a. Assuming respondent is correct as to the choices available to petitioner, it seems reasonably obvious that the choice should be the petitioner's. As the court said in Minjares, "An individual who prefers immediate search rather than the inconvenience of immobilization may [101 Cal. App. 3d 243] always consent to an immediate search."(24 Cal.3d at p. 423,italics added.)
b. Respondent misconceives the alternatives for as we have already noted:
(i) There was no probable cause to arrest petitioner and take him into custody.
(ii) There was no need to seize the car because there was probable cause to search the interior of the vehicle at the scene.
(iii) It was only the athletic bag that was to be seized and for which a warrant should have been obtained so that the alternative confronting petitioner was the seizure of the athletic bag and its retention in police custody pending an application for a warrant as against its immediate search at the scene.
One last issue remains to be disposed of. The able trial judge in denying the motion to suppress appears to have distinguished Chadwick in part on the ground that here unlike Chadwick the police did not have exclusive control of the athletic bag.
In Wimberly, an officer outside the car asked one of the petitioners seated in the passenger side of the front seat to hand him a smoking pipe lying on the floorboard adjacent to the passenger seat and the pipe was handed over. The Supreme Court held the taking of the pipe to constitute a seizure and one for which there was probable cause.
In the case at bench, petitioner and his passenger were outside the car while the officer was inside the car when the officer examined the athletic bag. We can see no difference of legal significance in the context of the seizure of the pipe in Wimberly as against the athletic bag here.
The officer having lawfully seized the athletic bag, we are at a loss to understand why the trial court was of the view that he did not have "exclusive control" of it. Certainly, neither petitioner nor his passenger were contesting the officer's possession of the bag. As we have noted, they were outside the car where there was another officer watching them while Officer Holmes had the bag. If the trial court purported to [101 Cal. App. 3d 244] distinguish Chadwick because in Chadwick the footlocker was removed from the scene and taken to the office of the authorities before the search was made, in Sanders and Dalton, the search was at the scene, as it was here. Unfortunately, the trial judge did not have the benefit of the opinions in Sanders and Dalton because they came down after the trial court had ruled upon the motion.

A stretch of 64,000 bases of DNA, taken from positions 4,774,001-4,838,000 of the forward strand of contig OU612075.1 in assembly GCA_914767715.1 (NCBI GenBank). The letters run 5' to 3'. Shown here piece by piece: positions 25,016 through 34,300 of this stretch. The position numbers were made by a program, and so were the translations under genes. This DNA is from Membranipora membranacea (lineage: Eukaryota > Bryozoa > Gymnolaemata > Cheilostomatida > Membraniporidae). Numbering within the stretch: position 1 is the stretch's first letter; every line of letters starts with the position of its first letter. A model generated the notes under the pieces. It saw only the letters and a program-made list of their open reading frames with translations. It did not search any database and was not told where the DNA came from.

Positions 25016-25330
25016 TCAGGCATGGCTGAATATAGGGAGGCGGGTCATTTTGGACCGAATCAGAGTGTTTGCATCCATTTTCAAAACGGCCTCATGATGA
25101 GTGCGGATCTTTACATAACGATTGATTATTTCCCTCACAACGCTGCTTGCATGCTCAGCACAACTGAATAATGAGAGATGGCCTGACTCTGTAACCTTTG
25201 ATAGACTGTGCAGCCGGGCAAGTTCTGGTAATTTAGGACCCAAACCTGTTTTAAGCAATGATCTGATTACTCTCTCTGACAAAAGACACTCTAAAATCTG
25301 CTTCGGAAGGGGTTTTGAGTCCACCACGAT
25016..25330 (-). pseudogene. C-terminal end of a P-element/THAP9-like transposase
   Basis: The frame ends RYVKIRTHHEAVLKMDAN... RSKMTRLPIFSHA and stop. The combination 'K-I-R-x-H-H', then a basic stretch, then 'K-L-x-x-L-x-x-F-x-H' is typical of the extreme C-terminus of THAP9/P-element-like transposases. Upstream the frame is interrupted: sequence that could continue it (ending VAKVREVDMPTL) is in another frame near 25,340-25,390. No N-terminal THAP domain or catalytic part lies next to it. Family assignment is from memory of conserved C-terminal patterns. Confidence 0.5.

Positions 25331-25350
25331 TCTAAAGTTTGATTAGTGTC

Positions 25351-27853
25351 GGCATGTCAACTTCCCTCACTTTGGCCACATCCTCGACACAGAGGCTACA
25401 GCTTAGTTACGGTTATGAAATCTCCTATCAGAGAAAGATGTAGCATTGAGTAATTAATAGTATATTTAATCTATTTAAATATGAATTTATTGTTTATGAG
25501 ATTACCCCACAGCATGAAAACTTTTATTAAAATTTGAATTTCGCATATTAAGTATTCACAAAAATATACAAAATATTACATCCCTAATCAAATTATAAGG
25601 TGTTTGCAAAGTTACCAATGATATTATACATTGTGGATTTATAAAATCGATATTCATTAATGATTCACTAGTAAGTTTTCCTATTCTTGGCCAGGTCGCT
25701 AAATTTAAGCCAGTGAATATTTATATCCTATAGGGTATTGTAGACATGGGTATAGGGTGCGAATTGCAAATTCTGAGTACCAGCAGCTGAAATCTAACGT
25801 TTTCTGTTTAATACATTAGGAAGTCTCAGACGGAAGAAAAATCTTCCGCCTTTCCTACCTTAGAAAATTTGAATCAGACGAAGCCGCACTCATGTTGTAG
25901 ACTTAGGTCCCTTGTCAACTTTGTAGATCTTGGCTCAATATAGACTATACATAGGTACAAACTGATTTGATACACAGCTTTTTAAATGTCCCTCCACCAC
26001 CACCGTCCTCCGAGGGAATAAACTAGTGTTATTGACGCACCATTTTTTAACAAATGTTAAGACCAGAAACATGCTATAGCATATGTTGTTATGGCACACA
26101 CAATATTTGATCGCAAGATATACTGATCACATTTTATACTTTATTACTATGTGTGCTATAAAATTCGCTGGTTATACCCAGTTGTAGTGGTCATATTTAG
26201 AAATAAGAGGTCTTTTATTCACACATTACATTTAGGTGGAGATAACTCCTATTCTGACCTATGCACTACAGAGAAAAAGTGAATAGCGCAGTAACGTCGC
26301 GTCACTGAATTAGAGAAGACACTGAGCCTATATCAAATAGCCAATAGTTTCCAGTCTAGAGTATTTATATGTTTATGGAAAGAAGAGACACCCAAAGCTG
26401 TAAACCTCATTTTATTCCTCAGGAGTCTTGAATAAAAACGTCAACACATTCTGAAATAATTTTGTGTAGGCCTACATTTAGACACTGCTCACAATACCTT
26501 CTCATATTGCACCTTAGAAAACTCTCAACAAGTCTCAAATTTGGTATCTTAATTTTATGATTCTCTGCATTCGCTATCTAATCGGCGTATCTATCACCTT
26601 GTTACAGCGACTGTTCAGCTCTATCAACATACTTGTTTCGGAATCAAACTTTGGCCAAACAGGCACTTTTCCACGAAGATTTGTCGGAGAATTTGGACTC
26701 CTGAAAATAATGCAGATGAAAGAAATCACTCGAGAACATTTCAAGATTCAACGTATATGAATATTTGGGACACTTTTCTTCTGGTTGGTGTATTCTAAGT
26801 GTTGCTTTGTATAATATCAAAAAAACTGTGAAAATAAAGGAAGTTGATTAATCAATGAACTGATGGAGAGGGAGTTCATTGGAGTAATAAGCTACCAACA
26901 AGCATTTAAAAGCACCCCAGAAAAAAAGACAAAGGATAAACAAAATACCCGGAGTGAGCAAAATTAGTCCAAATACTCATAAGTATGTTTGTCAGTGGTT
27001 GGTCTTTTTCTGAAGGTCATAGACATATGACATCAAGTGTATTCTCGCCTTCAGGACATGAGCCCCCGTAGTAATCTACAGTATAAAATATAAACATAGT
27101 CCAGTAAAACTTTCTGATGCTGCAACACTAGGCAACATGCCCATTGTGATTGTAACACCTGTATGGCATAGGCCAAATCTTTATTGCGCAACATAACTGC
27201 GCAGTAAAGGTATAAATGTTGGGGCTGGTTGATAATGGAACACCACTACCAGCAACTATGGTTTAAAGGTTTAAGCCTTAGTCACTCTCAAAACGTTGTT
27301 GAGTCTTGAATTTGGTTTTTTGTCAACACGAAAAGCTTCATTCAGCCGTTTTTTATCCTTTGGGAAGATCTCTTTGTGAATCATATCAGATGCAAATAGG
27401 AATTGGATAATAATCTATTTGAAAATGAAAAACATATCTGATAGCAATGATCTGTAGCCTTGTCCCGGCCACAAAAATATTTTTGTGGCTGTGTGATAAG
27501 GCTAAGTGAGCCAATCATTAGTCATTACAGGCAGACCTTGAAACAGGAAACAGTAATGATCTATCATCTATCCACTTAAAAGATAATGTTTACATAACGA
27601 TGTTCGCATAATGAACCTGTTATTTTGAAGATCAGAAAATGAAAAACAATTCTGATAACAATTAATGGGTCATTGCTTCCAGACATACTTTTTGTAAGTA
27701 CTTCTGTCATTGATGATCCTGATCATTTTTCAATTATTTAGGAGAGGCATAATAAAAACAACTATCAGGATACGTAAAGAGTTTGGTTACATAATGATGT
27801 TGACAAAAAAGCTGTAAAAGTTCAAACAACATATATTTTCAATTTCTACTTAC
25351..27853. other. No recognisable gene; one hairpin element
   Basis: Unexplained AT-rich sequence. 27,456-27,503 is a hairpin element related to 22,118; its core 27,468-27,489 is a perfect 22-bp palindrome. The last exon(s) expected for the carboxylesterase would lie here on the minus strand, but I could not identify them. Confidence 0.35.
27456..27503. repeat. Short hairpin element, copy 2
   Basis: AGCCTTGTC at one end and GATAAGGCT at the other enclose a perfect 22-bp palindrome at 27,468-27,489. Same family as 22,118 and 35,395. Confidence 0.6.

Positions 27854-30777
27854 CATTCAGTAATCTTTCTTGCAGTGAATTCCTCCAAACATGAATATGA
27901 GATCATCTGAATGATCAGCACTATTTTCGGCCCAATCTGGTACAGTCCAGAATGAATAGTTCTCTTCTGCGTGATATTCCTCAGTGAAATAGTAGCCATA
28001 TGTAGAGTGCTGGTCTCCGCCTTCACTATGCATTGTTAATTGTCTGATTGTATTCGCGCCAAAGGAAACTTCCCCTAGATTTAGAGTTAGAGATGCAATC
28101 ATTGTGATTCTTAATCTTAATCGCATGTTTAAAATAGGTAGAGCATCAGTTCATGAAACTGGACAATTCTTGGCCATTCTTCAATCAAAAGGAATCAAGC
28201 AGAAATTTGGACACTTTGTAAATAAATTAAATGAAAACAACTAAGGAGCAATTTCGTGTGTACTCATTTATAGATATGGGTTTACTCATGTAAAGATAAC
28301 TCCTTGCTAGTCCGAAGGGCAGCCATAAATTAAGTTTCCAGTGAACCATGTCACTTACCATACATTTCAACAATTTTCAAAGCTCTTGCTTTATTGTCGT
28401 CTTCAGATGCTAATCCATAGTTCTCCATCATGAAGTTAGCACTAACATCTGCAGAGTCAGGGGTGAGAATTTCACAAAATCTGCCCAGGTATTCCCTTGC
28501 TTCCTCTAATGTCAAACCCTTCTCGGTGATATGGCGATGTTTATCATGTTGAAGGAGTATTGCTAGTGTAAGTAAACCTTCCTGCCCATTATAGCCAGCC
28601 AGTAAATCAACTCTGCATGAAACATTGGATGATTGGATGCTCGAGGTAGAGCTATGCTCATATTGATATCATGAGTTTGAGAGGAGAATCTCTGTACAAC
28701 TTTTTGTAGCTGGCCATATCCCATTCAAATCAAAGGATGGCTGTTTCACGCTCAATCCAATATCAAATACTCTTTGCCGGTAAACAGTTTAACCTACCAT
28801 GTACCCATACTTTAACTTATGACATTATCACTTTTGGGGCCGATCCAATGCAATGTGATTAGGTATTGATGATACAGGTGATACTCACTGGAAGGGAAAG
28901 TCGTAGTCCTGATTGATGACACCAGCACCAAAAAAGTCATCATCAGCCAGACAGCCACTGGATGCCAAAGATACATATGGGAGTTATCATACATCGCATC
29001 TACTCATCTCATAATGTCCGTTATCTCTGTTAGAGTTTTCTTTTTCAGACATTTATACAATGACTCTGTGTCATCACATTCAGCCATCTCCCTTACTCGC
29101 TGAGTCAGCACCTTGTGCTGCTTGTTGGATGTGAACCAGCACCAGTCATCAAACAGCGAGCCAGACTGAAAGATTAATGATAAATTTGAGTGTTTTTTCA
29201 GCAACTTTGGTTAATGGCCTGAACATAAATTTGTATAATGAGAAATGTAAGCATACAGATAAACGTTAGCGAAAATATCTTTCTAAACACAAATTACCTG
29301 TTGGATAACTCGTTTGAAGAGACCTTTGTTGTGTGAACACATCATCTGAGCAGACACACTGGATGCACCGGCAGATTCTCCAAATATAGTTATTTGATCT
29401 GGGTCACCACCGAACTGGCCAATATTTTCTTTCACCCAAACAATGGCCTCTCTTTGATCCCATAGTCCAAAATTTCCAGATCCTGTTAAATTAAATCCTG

We conclude, therefore, that the athletic bag had been seized, should have been taken by the police, and thereafter a search warrant obtained before it could be searched.
We are left, however, with certain nagging questions with regard to the present law of search and seizure in California arising out of the existing California case law as it relates to the issue at hand. In Wimberly, in the course of the legal search of the inside of the car, an officer picked up a jacket lying on the floorboard of the car adjacent to the front passenger seat. The officer then searched the pocket of the jacket, finding secreted therein a bag of marijuana. If the rationale of the Chadwick line of cases is that there is such an expectation of privacy in luggage that it should be seized and then a search warrant obtained as against a warrantless search of the interior of the car itself, then it would seem that there is surely as great an expectation of privacy in the contents of the pockets of one's clothing. Has Wimberly then been overruled sub silentio insofar as it upheld the search of the jacket?